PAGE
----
Martyn Halcrow

Thank You for Not Interrupting

I have bought a second-hand Fairway Silver. It is not as smart as a new Fairway Bronze Driver Executive Plus, but I console myself that it is half the price and easier to describe. Both my Fairway and the BDEP are fitted with a Nissan 2.7 diesel engine. Compared with the old tractors, the new engine does seem very quiet and powerful. Given the traffic conditions in London, however, it may be fanciful to dwell on power: ‘A certain pair of scientists once watched a riot. It seemed to them that those policemen who were armed with both guns and truncheons were more cruel in using their truncheons against the rioters than those policemen who were armed with truncheons only.’

There follows a description of an experiment: ‘And sure enough, exactly as the hypothesis predicted, the two groups that had extra power in reserve made more, and more callous, use of the two buttons they were allowed to use than did the group which had only those two buttons’ (The Adventures of God in His Search for the Black Girl, by Brigid Brophy).

I do not know whether this experiment provides mitigation for the appalling behaviour I am about to describe. There I was, on my way home, driving down Dalston Lane. As I approached the fork with Graham Road, I saw that traffic was tailing back, so I peeled off, as we professional drivers say, towards Graham Road. I noticed in my mirror that another driver was coming up behind. I did not see this as a problem, Your Honour, because my new cab has vastly increased powers of acceleration. However, the driver whose progress I impeded, albeit momentarily, thought otherwise.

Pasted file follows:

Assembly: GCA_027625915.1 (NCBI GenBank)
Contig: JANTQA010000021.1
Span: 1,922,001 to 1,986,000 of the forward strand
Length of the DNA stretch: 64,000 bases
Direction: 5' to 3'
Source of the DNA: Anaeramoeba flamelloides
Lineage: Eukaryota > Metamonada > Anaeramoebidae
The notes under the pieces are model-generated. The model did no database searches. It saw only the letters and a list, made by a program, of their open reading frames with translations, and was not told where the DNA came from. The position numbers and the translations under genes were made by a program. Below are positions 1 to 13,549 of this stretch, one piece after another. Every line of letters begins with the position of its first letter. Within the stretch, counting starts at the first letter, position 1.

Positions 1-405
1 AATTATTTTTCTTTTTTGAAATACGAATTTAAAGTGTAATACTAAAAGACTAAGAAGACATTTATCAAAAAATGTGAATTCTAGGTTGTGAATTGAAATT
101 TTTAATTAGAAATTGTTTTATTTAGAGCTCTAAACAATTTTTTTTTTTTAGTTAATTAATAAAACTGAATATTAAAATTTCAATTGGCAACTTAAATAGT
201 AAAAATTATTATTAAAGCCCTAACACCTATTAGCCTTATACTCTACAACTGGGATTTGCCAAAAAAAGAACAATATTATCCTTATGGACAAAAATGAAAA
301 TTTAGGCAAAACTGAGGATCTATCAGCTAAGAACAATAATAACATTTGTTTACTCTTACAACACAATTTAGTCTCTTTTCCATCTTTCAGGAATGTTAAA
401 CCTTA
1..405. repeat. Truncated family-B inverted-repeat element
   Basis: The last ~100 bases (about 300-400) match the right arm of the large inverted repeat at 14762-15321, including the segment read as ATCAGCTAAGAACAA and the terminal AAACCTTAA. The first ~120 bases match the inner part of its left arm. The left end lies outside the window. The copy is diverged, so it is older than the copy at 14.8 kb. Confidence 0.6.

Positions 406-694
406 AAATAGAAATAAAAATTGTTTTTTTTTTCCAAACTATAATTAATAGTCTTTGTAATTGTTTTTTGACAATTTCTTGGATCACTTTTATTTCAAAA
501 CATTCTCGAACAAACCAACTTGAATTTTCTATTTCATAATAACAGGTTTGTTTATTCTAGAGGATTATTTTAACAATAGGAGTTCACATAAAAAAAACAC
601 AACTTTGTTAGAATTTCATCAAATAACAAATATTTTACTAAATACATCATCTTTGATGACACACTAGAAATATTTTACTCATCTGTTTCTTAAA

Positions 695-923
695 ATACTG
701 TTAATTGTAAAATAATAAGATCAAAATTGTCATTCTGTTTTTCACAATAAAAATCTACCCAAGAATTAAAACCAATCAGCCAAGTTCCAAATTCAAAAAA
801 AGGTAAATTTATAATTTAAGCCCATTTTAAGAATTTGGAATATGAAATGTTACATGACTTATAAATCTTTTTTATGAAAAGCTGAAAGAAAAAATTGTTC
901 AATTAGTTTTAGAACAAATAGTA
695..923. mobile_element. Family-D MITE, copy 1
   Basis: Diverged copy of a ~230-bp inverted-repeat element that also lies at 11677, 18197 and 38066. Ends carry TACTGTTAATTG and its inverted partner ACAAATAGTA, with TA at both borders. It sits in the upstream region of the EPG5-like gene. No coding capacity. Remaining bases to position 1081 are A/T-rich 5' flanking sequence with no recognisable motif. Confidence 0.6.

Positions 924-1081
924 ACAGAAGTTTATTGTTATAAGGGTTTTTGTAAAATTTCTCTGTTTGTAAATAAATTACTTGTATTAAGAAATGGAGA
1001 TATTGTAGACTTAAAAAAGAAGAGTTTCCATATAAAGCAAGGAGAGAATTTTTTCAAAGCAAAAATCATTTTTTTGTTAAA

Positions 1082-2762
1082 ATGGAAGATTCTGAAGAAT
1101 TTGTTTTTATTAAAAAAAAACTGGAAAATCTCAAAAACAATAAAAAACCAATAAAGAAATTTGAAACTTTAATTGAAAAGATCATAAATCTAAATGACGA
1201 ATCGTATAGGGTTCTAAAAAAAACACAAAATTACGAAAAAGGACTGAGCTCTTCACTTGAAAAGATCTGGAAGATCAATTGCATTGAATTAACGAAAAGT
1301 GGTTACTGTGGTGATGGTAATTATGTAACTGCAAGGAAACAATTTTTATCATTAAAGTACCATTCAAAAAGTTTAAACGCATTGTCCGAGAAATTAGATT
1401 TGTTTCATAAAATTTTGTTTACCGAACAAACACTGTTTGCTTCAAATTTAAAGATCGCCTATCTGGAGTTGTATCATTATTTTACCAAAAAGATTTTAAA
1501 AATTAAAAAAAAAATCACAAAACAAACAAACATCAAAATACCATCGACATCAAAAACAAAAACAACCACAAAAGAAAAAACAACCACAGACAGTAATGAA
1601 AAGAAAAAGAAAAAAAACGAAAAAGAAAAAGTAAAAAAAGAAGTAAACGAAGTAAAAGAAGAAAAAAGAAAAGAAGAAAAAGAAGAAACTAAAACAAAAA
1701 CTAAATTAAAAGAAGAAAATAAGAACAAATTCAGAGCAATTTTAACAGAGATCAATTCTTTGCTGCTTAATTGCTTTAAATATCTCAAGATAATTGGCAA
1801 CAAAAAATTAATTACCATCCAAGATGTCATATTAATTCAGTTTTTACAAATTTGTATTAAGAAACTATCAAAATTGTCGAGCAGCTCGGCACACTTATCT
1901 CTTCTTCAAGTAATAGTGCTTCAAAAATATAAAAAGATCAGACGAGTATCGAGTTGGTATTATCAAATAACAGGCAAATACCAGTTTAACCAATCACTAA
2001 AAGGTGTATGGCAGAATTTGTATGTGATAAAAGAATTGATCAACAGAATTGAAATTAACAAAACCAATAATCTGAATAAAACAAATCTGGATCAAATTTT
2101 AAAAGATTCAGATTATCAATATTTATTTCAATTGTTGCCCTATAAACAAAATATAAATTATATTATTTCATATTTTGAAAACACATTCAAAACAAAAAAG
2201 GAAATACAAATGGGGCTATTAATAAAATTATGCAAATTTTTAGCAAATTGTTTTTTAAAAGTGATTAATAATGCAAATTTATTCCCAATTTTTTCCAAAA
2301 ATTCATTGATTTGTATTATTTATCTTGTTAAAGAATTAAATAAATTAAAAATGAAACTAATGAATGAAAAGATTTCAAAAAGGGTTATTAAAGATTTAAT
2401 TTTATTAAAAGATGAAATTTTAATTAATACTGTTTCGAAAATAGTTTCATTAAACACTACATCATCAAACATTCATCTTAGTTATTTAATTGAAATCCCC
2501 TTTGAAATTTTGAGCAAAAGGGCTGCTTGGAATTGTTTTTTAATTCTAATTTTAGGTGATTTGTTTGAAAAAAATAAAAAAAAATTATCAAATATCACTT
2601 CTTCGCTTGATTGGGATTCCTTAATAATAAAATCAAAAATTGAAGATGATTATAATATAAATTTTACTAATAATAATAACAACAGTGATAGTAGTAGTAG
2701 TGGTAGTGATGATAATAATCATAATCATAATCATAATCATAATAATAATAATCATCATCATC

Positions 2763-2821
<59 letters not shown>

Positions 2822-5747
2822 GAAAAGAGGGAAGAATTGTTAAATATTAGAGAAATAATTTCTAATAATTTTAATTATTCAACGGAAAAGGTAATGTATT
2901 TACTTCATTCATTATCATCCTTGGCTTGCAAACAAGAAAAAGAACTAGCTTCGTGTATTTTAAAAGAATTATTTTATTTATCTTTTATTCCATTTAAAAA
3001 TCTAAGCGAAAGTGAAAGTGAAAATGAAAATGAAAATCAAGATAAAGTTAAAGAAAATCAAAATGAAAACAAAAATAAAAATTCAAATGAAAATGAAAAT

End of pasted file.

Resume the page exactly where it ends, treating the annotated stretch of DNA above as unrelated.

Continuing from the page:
He accelerated past me and screeched to a halt. Thanks to the lock of my cab, I was able to drive round him but this manoeuvre failed to mollify him at all. He sat on my tail until we reached Mare Street. A car was in front of me at the lights. The driver behind again overtook me, blocked me and screeched to a halt. He got out of the car and came across to sort me out. He did not know that I had bought the cab the day before. He did not know that I did not know how to operate the central locking system. He assumed that I did. (‘We live by inference.’ – E Goffman.) Instead of trying to open my door, therefore, he contented himself by punching the window (an Everaard 54878).

The last time I punched a window, I broke a finger and went to Casualty. My aggressor walked back to his car and drove off. But there is obviously a fistful of morals here. The whole business of out-accelerating your fellow man is undignified and merely means that you are driving a faster car. So no more fast cars please. The Nissan taxi accelerates to 30 mph in 6. 7 seconds. Smart cars get to 60 mph in the same time. Next on the agenda at Brussels, I want these accelerative differentials sorted out. It is obviously absurd that, in a city with a daytime average speed of max 10 mph, civil war can erupt when drivers make their cars move in a manner commensurate with their capacity. A standardised time of 0-30 in 7 seconds seems to me a sensible compromise.

Given our knowledge of bureaucratic process, it may take some time for my plans to be implemented. As an interim measure, I suggest that you forego the use of the car and use instead a licensed taxi. Although the new cabs are quicker than the old ones, the drivers are in no hurry unless prompted. Just tell them you want a maximum speed of 30 mph. This will set a good example to our European partners and discourage the import of those fast German and Swedish cars which seem to be overly represented in the law courts and at Her Majesty’s garden parties. I think this is a jolly sound plan, but I have not yet put it to the vote.

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